One of the great things I've experienced while learning to cook is how inter-connected our global cultures are. Last night's dinner is a great example of the tangled web we humans create. The island nation of Trinidad and Tobago, the southernmost islands in the Caribbean Sea and just off the coast of Venezuela, has a cuisine indicative of the local region and a global influence. With roots as far reaching as the Indian sub-continent, Africa, Europe and as local as the Caribbean Sea and the Latin nations of Central and South America, these flavors are sure to awaken your palate and liven your senses. So as summer approaches the northern hemisphere, dim the lights, light the torches and turn on some steel drum and Calypso music and enjoy.

Trinidadian Chicken Curry

To start, you need time to marinade the chicken. A couple hours minimum, overnight is nice. Onions, tomato, garlic, jalapeno and I forgot the cilantro. A spoon of mustard and a little drizzle of olive oil, salt and pepper. Basically a salsa/pico de gallo.

When you're ready to cook, get the spices ready. I used a standard brand of curry and added a teaspoon of Jerk Seasoning to bring some Caribbean flavors to the party. Plus some tumeric, which has good health benefits. And great dying ability. Tumeric can and will stain things. Including wooden spoons and some plastic utensils. Mix these spices with water to make a slurry.

The first step in cooking is to get some oil hot. Use regular vegetable oil if you like. Or do as I did and use some olive oil and butter. That's how I roll. Butter is a good thing. To the fat you will add the slurry and cook until it becomes a thick paste.

After the slurry has become a paste, add some sliced onions and cook until soft.

To the onions, add the marinated chicken. Shake off the excess marinade, but don't worry if a few bits and pieces stick around. They will cook up in a minute. Cook chicken for a few minutes on one side, then turn. I like using boneless/skinless chicken thighs best. Great flavor! But chicken breasts will work as well.

The recipe I tried also suggested the addition of potatoes. So, I sliced up some leftover fingerling potatoes I had and tossed them in. Add potatoes will require a little bit longer of cooking time to give time for the potatoes to become tender. The dish also screamed out for some tomato to me. So I added 1/2 cup of diced tomatoes.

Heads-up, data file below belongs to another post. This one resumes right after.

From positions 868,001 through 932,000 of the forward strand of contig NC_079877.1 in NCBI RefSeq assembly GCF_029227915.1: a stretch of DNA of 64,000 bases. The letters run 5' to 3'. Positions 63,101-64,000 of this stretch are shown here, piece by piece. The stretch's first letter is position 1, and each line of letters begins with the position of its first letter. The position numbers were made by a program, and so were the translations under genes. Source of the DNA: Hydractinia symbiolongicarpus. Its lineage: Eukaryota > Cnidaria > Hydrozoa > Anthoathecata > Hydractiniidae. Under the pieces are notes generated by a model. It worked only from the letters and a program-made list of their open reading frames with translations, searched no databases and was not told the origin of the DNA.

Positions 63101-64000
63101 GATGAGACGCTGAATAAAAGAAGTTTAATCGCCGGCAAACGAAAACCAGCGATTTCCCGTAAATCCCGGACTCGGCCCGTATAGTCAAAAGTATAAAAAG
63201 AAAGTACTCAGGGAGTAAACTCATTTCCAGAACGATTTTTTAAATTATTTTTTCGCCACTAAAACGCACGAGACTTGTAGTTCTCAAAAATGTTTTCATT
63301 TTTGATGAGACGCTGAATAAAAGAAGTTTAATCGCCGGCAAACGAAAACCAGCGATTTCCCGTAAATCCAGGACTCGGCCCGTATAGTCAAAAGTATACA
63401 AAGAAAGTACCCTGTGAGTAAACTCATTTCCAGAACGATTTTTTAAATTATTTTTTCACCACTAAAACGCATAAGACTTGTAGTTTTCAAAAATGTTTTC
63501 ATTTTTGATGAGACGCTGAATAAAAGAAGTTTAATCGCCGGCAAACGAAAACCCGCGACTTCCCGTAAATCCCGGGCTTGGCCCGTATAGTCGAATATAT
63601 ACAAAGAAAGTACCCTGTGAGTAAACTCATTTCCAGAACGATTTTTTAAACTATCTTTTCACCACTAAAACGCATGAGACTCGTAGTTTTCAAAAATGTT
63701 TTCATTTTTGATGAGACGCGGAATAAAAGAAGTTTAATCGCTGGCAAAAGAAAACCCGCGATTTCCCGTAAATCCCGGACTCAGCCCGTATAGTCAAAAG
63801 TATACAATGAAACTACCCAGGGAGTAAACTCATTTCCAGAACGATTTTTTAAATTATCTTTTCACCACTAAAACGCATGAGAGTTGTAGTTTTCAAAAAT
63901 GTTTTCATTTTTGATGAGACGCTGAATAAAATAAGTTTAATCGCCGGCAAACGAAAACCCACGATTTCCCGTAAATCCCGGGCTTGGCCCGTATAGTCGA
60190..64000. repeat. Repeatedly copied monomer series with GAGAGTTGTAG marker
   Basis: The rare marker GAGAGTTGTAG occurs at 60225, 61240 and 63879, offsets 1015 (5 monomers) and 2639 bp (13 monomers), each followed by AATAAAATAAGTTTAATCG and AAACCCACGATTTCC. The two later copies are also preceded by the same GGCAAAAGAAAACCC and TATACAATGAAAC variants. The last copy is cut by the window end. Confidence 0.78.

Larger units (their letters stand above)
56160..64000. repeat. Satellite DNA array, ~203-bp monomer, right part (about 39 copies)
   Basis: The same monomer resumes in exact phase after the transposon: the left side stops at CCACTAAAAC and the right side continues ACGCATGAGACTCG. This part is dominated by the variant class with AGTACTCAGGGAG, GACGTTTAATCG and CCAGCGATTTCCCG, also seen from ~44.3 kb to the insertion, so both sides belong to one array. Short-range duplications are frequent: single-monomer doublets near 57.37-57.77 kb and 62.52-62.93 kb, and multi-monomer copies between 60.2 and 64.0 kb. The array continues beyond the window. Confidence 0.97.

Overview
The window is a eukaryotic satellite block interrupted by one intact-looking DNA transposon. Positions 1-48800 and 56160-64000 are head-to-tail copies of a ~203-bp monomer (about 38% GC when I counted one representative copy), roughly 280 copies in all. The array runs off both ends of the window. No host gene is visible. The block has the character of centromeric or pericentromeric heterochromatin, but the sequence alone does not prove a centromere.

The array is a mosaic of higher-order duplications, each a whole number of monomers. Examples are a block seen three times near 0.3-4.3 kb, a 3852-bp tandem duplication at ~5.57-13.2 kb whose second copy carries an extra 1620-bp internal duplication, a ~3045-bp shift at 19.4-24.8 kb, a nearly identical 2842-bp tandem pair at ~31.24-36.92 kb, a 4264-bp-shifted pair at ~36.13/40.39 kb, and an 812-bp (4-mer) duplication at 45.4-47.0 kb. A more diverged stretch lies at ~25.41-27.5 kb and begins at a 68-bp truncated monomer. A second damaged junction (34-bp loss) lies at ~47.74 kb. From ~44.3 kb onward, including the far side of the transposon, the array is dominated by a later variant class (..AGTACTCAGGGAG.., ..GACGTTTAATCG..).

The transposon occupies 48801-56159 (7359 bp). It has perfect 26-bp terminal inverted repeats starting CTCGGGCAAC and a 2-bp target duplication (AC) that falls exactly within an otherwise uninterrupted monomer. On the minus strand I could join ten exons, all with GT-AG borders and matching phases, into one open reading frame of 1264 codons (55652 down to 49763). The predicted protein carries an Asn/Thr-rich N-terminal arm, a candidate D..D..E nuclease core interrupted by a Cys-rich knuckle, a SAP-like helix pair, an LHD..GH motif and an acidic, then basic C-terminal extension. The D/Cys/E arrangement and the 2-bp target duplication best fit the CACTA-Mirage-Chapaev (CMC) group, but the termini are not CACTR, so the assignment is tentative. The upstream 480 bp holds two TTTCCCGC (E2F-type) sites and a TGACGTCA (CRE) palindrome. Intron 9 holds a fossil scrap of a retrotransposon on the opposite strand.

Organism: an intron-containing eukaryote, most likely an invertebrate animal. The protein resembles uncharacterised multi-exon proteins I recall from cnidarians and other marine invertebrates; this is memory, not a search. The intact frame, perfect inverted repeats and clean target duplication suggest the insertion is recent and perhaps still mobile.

Top off the ingredients with broth and water as needed. Bring to a boil, drop the temp to keep at a low simmer. Cover, leaving partially open to let the steam escape and the sauce to eventually reduce some. At this point, if you added some warm spices (cinnamon/allspice) and some golden raisins, you basically have a Moroccan-style Tagine.

Having cooked for about 25 minutes. We're ready to go.

Along the Tagine lines, I served the chicken curry with couscous (from a box, with flavors, didn't like it. won't try it again). Traditionally, it would be served with white rice. If you don't keep forgetting the cilantro, you can toss some on as a garnish. Add some roti or flatbread for a wonderful meal! Spicy, rich, tender, amazing flavor.

Trinidadian Chicken Curry

Adapted from The Pioneer Woman Cooks
Click over for great photos.

For 2

4 boneless/skinless chicken thighs
1 tsp salt
Fresh black pepper
1 tsp yellow mustard
1 whole medium onion, halved
1 whole tomato, quartered
1/2 jalpeno pepper
8 cloves garlic
8 sprigs cilantro
1 TB curry powder
1 tsp turmeric
1 tsp Jerk seasoning
1 TB olive oil
1 TB butter
1/2 cup diced tomato
1 cup chicken broth + 1 cup water (if needed)

Place chicken in a bowl. Sprinkle with salt and add mustard.

In a food processor, chop half the onion, tomato, cilantro, garlic, and black pepper and/or jalapeno.

Add mixture to the bowl. Stir the whole mixture together so that the chicken is totally coated in the seasoning ingredients. Allow chicken to marinate for at least two hours, or overnight.

After chicken has marinated, make the curry slurry: Add curry powder and turmeric to a bowl. Pour in 1/3 cup water and stir until dissolved.

In a large skillet, heat the oil and butter over medium-low heat. Pour in the curry slurry and cook for a few minutes, stirring constantly. Curry slurry will deepen in color. If the mixture becomes too dry during cooking, add a little water.

When the curry slurry has become a thick paste, Slice the other half of the onion and add it in. Allow the onions to soften, then add in the chicken. Stir to coat the chicken, then cook, half covered, for five minutes. Turn the chicken, then add in the broth and water if needed to nearly cover the chicken. Shake the pan to let the broth distribute. Add the diced tomatoes. Allow the chicken to cook until done, stirring every five minutes. Cook for about 20 to 15 minutes.

At the end, be sure to taste and adjust salt and pepper. Serve chicken over rice; spoon sauce over the top.

Thursday, April 01, 2010

any good salmon steak recipes?

I'm not fond of salmon myself, but what I might consider doing if I were to make it is to marinate the salmon in a soy/ginger/honey mixture, maybe a pinch of red pepper flakes to counter the sweet, then broil it, spooning some extra marinade over halfway through cooking, to make a glaze. Serve with rice and steamed broccoli. Hope that helps.

Ask me anything